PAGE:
Changing Your Dog's Diet
One of the questions we get asked often in our shop is “is it okay to change my dog’s food?” and we are here to dive in and answer your questions!
When should I consider changing my dog’s diet?
Age is the biggest factor to think about when you're considering changing your dog’s diet. Dogs go through various life stages from newborn, to puppy, to adult, to senior to geriatric. Some diets cater to each of these life stages, especially between puppy and adult. Once your dog reaches between 12-15 months old, you should consider changing their diet from puppy food to adult food.
You might be either getting a hint from your pup that they’re starting to become bored with their food, or maybe you’re thinking of changing up their diet with new flavors to keep it interesting for them. Thankfully most pet food brands have different options flavor-wise but are formulated very similarly, making the transition to new flavors easy between a single brand.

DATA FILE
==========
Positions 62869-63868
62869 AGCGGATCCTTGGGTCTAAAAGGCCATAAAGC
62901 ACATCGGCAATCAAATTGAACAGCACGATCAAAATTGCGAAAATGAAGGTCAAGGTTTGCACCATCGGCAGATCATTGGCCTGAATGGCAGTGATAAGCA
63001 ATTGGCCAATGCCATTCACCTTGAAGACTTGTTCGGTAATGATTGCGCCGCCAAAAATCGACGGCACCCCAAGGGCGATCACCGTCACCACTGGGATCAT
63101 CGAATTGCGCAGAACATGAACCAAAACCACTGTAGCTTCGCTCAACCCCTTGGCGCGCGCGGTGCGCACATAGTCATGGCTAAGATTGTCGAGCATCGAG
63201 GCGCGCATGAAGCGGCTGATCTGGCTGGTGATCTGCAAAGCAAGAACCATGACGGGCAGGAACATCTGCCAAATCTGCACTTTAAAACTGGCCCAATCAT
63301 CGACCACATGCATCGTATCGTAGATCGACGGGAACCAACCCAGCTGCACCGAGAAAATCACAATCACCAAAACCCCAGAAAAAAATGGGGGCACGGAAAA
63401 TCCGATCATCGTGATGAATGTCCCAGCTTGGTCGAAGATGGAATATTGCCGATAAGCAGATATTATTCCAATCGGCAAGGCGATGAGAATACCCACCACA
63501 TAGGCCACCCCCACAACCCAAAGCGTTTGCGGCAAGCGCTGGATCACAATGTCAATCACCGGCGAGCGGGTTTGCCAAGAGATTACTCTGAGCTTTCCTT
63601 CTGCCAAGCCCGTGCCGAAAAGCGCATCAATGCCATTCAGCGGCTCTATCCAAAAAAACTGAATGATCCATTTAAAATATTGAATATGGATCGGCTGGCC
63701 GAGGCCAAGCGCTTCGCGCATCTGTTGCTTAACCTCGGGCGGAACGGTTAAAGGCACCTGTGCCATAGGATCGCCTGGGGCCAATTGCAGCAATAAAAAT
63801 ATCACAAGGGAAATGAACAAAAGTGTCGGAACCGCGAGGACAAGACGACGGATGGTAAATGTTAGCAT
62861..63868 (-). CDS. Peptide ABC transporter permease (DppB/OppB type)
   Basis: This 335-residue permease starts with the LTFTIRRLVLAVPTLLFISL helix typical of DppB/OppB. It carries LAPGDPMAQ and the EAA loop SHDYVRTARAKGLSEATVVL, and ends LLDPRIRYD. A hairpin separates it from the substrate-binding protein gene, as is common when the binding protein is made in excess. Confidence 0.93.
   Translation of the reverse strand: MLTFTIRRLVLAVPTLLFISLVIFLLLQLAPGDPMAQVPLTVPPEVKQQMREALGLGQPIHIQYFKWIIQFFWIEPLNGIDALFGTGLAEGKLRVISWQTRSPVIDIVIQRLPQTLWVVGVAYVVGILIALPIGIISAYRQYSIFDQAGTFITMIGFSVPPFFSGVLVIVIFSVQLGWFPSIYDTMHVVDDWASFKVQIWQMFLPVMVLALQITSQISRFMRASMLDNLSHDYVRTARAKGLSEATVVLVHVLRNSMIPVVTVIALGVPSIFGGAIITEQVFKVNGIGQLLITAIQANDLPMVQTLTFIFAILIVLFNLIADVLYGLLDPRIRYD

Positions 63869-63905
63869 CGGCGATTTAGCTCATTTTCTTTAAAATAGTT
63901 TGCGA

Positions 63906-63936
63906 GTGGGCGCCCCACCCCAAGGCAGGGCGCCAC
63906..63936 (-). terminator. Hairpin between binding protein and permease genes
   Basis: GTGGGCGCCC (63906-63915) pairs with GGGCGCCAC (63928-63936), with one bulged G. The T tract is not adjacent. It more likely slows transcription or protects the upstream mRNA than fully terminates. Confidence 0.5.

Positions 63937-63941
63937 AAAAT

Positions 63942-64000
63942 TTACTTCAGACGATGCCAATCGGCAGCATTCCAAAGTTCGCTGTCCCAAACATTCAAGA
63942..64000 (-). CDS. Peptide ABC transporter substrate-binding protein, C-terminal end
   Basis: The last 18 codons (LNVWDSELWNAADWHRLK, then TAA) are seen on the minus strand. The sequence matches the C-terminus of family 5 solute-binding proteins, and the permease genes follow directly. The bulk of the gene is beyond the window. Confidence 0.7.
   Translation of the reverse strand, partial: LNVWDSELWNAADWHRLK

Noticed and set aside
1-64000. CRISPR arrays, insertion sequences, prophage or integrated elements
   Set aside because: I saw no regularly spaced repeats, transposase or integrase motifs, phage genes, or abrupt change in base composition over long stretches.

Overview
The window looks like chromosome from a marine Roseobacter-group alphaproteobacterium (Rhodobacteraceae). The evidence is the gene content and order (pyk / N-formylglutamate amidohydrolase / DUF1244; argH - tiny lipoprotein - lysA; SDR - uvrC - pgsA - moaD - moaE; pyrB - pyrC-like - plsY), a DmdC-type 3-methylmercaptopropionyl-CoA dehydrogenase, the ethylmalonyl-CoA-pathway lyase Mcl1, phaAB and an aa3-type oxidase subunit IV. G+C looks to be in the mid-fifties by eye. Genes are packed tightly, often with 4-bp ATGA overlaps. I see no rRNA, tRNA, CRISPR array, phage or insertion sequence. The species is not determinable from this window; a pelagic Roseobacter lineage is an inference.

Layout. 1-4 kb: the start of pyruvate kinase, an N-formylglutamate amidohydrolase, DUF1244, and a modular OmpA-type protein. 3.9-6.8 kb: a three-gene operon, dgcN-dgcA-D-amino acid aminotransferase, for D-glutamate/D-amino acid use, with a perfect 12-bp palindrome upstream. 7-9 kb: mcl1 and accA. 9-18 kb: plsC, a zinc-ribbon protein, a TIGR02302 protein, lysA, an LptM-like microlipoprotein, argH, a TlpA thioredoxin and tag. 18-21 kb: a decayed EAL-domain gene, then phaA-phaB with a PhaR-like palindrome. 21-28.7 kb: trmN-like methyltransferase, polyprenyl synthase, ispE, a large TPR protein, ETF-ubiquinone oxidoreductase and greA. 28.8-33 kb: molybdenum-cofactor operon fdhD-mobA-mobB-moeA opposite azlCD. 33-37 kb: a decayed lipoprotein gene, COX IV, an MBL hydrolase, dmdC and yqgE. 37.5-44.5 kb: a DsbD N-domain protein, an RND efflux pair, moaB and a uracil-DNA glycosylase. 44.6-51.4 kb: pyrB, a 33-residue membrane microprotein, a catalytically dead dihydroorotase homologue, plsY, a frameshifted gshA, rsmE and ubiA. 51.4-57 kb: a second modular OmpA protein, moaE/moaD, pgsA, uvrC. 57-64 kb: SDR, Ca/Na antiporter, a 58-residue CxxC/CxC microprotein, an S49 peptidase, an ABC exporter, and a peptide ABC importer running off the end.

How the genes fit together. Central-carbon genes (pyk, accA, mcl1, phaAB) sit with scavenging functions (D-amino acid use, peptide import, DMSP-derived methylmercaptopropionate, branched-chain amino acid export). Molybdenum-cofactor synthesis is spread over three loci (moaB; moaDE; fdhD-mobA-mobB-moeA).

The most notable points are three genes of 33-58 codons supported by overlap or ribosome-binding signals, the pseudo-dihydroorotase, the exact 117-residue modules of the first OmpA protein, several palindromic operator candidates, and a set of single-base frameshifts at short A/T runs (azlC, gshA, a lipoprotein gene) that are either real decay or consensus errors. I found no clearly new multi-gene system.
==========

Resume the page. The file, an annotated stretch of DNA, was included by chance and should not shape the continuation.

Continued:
This is a common reason as to why many pet-parents change their doggie’s diets. Different brands offer different options and varieties. Some may have more holistic options, some are entirely grain-free and all-natural, while others are specifically catered towards certain conditions, such as weight management, dermatological care, or even for those with sensitive digestive systems. In these cases, switching brands may be the answer, as some may offer more variety or more specific options than others. Check out our range of dog food brands here.
Food Sensitivities & Allergies:
Certain dog breeds are prone to genetic sensitivities and allergies. This means that unfortunately specific types of foods may not be suitable for your pup. Some ingredients may cause skin irritations or upset stomachs depending on what your dog may be sensitive to. Dogs who suffer from these sensitivities require only single source protein diets or completely grain-free diets. There are dog food brands that cater to the needs of specific breeds to avoid these sensitivity issues and others that are specifically designed for combating stomach and skin problems. To an extent, some dogs may require medicated diets that are medically conditioned to treat animals suffering from allergies to specific food or gastro-intestinal sensitivities. If you’ve noticed your dog is vomiting, has a loose stool or hotspots and itchy skin or fur loss, then that’s when to consider changing their diet. Of course, the first step would be to consult with your vet to ensure there are no other medical factors that are influencing these reactions from your dog.